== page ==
Share

News Release Archive:

News Release 884 of 961

June 9, 1993 12:00 AM (EDT)

News Release Number: STScI-1993-15

A Lighthouse Beacon From the Core of an Active Galaxy

Back

Image: Barred Spiral Galaxy NGC 5728: A Lighthouse Beacon From the Core of an Active Galaxy

Barred Spiral Galaxy NGC 5728: A Lighthouse Beacon From the Core of an Active GalaxySTScI-PRC1993-15

Screen-use options: These files are created for viewing on your monitor

Highest-quality download options: The best resolution available


ABOUT THIS IMAGE:

[Right] - A NASA Hubble Space Telescope (HST) view of the core of the barred spiral Seyfert galaxy NGC 5728 reveals a spectacular bi-conical beam of light that is ionizing the gas in the central region of the galaxy.

This image is being presented at the American Astronomical Society meeting in Berkeley, California by Dr. Andrew Wilson of the Space Telescope Science institute (STScI), Baltimore, Maryland.

Because NGC 5728 is an active galaxy, the core might contain a super massive black hole surrounded by a disk of gas, according to astronomers. This hot disk glows with ultraviolet light. However, a dense ring of gas blocks Hubble's view of the black hole and glowing accretion disk. The visible and ultraviolet light escapes along the open ends of the gas "donut" several thousands of light- years from the nucleus. The ring thus shapes the escaping ultraviolet light into two lighthouse beacon style "ionization cones."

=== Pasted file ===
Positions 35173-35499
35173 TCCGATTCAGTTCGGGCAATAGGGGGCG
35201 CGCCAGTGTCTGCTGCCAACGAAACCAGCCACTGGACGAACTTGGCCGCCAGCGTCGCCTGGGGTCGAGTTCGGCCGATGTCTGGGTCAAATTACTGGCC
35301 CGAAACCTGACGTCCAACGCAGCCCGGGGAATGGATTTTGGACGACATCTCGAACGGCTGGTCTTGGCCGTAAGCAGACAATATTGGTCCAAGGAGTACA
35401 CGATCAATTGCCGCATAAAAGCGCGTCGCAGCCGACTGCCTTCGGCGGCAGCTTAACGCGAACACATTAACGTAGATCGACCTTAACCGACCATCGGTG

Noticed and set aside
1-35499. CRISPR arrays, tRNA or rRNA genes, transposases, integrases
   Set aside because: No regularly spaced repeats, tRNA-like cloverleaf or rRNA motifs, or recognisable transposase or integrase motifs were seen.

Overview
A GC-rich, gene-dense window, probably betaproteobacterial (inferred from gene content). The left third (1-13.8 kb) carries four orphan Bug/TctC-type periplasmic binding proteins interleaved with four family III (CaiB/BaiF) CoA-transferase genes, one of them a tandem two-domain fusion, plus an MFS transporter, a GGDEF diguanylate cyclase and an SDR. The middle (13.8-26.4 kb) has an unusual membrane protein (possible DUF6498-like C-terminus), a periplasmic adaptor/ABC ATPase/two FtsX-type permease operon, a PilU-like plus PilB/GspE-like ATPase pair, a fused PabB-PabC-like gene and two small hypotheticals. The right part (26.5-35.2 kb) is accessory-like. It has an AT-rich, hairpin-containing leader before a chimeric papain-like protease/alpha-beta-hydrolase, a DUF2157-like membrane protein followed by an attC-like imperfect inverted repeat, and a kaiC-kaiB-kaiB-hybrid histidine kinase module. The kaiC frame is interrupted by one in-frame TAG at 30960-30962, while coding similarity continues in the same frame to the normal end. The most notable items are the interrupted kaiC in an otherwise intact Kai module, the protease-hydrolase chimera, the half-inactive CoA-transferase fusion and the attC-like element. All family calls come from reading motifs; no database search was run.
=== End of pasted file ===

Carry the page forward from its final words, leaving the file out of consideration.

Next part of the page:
The image was made September 4, 1992 with the Wide Field and Planetary Camera (WFPC) in PC mode. Exposures were obtained in the light of doubly-ionized oxygen and neutral hydrogen.

[Left] - A ground based image of the bared spiral galaxy NUC 5728, located 125 million light-years away in the constellation Libra

Object Name: NUC 5728

Image Type: Astronomical/Annotated

Right Credit: Andrew S. Wilson (STScI)/NASA

Right Co-investigators: James A. Braatz (Univ. Of Maryland), Timothy M. Heckman (STScI), Julian H. Krolik (JHU), and George K. Miley (Leiden Observatory).

Left Courtesy of: Allan Sandage, Carnegie Observatories